An Encouraging Message From DG Rudy Habesch 

We all know that 2020 was an especially challenging year, not only affecting our personal lives but forcing us to reconsider different avenues to continue the great work Rotary does. By 2021, we acclimated to these changes and actually found creative and innovative methods to reach out and touch the lives of the people around us, all the while maintaining a six feet distance, of course.
This Rotary Foundation Month serves as a reminder to keep up moral and keep up our impressive efforts. Its also particularly important to acknowledge the fantastic progress we have made as a group — all this despite the unfortunate hardships, and in some cases, losses that we have been dealt. Our work becomes all the more meaningful when we collectively fundraise for and donate to programs around the world that focus on minimizing these losses for others.
In this spirit, I would like to share a story that is very close to my heart and that we all played a role in. Almost 46 years ago, in November of 1975, Grace Agwaru, a 5 year-old child suffering from congenital heart disease was flown to the New York, with the help of Rotarian Robbie Donno, to receive a life-saving heart surgery. This single initiative eventually expanded into the Gift of Life program which has assisted over 40,000 surgeries worldwide and changed the lives of so many others like Grace. Recently, our district, among many others, contributed to a Rotary Global Grant. That grant is now funding life-saving heart surgeries for 46 children in Amman, Jordan 11 of which have just been completed by Dr. Mark Turrentine and his team.
This achievement is a prime example of an amazing collaboration between so many Rotary districts, doctors, hospitals, and individual Rotarians. It all takes herculean effort to manage the entire process from start to finish, especially during covid.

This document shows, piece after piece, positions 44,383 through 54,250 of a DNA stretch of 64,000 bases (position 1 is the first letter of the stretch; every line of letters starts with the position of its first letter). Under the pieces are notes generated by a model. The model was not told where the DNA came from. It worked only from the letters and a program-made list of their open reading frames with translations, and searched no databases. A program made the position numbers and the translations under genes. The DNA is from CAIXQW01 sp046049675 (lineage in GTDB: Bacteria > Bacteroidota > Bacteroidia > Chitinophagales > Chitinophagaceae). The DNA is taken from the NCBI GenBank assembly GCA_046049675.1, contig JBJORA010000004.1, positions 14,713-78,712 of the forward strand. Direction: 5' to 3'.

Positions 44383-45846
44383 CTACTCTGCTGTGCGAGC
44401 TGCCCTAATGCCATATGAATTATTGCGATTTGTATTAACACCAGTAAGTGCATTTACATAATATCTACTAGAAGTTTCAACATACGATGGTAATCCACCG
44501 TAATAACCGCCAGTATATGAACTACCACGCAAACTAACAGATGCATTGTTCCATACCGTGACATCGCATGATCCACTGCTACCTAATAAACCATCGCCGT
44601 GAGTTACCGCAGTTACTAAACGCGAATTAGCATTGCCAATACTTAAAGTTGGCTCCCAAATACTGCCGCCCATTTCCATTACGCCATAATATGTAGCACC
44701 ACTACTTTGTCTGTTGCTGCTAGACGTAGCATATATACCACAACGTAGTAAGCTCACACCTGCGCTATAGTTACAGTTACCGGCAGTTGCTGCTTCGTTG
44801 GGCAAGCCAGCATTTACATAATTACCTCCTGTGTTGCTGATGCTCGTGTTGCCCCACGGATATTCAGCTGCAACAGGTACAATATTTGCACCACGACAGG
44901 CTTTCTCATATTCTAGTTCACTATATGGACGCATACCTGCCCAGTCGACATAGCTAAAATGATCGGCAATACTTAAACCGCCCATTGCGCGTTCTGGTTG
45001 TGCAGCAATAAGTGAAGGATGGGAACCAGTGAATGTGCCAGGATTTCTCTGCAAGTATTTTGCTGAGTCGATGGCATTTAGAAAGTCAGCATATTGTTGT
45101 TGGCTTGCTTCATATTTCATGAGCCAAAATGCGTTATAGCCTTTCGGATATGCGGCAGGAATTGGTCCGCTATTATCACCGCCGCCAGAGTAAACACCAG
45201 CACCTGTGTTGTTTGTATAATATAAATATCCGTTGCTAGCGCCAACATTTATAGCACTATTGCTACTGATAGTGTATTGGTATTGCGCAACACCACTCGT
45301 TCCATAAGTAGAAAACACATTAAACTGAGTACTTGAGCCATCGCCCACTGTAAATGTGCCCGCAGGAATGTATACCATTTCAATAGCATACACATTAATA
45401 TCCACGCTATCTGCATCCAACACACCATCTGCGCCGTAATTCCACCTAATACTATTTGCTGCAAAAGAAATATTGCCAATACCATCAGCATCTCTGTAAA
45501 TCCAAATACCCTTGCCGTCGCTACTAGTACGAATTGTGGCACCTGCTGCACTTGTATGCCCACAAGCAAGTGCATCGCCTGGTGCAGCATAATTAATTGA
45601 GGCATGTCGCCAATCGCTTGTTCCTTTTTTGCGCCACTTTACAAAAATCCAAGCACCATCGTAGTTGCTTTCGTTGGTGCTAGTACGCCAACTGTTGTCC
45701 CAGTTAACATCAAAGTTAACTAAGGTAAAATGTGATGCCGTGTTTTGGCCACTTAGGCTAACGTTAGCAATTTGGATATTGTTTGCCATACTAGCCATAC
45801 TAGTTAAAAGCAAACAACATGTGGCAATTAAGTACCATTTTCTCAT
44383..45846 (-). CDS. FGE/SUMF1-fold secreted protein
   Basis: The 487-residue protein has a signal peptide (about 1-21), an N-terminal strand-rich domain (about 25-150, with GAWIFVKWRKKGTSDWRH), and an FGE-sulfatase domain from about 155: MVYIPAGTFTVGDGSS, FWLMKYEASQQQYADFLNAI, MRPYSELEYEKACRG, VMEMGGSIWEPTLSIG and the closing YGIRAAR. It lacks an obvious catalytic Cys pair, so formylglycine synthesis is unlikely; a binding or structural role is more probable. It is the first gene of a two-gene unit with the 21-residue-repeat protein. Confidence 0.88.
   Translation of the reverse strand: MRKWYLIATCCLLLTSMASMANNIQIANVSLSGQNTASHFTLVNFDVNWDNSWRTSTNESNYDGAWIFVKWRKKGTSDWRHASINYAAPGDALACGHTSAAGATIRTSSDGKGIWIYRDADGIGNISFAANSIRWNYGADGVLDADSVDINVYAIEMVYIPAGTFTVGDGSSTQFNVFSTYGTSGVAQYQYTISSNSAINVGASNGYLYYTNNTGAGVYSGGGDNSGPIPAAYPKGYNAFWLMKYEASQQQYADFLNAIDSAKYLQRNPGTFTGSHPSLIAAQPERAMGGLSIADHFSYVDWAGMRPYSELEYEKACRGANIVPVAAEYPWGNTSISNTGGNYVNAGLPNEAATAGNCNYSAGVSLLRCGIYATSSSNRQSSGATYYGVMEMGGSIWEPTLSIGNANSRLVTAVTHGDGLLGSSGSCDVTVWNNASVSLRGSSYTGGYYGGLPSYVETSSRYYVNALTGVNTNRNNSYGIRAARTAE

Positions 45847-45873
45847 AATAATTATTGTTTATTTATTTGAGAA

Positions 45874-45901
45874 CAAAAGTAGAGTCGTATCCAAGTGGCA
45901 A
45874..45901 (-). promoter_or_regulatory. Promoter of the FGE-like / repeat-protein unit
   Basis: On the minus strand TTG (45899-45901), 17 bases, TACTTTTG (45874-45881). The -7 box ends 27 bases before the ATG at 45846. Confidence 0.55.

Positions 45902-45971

Another example of a great success is our determination to eradicate polio. It started with one Rotarian in the Philippines that wanted to help his community and it grew into this incredible undertaking. Now, we’re really hoping that by 2026 the world will be declared polio-free.
None of these 40,000 surgeries or incredible efforts in the fight against polio could have been accomplished without The Rotary Foundation, without the clubs, governments, stakeholders in the communities, and without you. We have the capabilities to raise enough funds and provide expertise that are not easy to come by. Together we succeed, and Together we change lives.
So when we do good work, we should let the world know. If we expand our fundraising efforts to include the general public, we could raise a lot more money and possibly create more opportunities for The Rotary Foundation to make a difference in our world. By sharing our stories, we allow the public to partake in changing more lives for the better.
I would like to end today by saying thank you for all your hard work in Rotary and by sharing words by Rob Raylman, CEO of Gift of Life International and President of Rotary Club of Manhasset:
“Thank you for opening your hearts to healing the hearts of children in Jordan and the Region. The photo attached is that of Leen, a 4 year old from Iraq. Her face is indeed the face of what we do, the lives we help and the children we serve. Her future is our future…and her joy is our joy!”
Happy Rotary Foundation Month everybody!